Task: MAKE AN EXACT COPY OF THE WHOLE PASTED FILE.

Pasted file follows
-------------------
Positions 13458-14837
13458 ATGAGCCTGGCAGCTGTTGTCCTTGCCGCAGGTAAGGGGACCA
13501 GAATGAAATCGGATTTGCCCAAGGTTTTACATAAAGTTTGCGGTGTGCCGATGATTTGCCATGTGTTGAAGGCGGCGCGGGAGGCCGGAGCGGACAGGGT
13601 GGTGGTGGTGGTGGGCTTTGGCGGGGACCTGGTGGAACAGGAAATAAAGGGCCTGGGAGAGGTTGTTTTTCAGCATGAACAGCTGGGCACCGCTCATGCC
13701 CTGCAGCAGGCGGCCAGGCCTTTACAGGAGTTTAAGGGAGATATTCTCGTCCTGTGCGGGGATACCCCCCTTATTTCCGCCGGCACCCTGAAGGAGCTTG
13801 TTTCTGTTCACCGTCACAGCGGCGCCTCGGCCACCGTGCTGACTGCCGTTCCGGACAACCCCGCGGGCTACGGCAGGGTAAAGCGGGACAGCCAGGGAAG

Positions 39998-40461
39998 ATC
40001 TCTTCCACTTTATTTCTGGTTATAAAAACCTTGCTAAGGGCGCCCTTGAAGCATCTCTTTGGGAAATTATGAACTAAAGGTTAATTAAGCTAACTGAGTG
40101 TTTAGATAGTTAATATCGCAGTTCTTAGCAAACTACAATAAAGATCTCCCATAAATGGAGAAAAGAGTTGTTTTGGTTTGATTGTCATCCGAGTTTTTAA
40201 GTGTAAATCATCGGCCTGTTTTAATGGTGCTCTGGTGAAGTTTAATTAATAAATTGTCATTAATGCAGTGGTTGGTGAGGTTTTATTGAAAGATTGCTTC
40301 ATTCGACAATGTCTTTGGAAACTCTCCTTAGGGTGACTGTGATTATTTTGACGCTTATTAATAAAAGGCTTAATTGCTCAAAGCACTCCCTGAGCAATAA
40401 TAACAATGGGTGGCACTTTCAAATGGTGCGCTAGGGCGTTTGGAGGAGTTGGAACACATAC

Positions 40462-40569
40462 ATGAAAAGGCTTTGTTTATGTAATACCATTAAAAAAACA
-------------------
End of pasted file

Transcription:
Positions 13458-14837
13458 ATGAGCCTGGCAGCTGTTGTCCTTGCCGCAGGTAAGGGGACCA
13501 GAATGAAATCGGATTTGCCCAAGGTTTTACATAAAGTTTGCGGTGTGCCGATGATTTGCCATGTGTTGAAGGCGGCGCGGGAGGCCGGAGCGGACAGGGT
13601 GGTGGTGGTGGTGGGCTTTGGCGGGGACCTGGTGGAACAGGAAATAAAGGGCCTGGGAGAGGTTGTTTTTCAGCATGAACAGCTGGGCACCGCTCATGCC
13701 CTGCAGCAGGCGGCCAGGCCTTTACAGGAGTTTAAGGGAGATATTCTCGTCCTGTGCGGGGATACCCCCCTTATTTCCGCCGGCACCCTGAAGGAGCTTG
13801 TTTCTGTTCACCGTCACAGCGGCGCCTCGGCCACCGTGCTGACTGCCGTTCCGGACAACCCCGCGGGCTACGGCAGGGTAAAGCGGGACAGCCAGGGAAG

Positions 39998-40461
39998 ATC
40001 TCTTCCACTTTATTTCTGGTTATAAAAACCTTGCTAAGGGCGCCCTTGAAGCATCTCTTTGGGAAATTATGAACTAAAGGTTAATTAAGCTAACTGAGTG
40101 TTTAGATAGTTAATATCGCAGTTCTTAGCAAACTACAATAAAGATCTCCCATAAATGGAGAAAAGAGTTGTTTTGGTTTGATTGTCATCCGAGTTTTTAA
40201 GTGTAAATCATCGGCCTGTTTTAATGGTGCTCTGGTGAAGTTTAATTAATAAATTGTCATTAATGCAGTGGTTGGTGAGGTTTTATTGAAAGATTGCTTC
40301 ATTCGACAATGTCTTTGGAAACTCTCCTTAGGGTGACTGTGATTATTTTGACGCTTATTAATAAAAGGCTTAATTGCTCAAAGCACTCCCTGAGCAATAA
40401 TAACAATGGGTGGCACTTTCAAATGGTGCGCTAGGGCGTTTGGAGGAGTTGGAACACATAC

Positions 40462-40569
40462 ATGAAAAGGCTTTGTTTATGTAATACCATTAAAAAAACA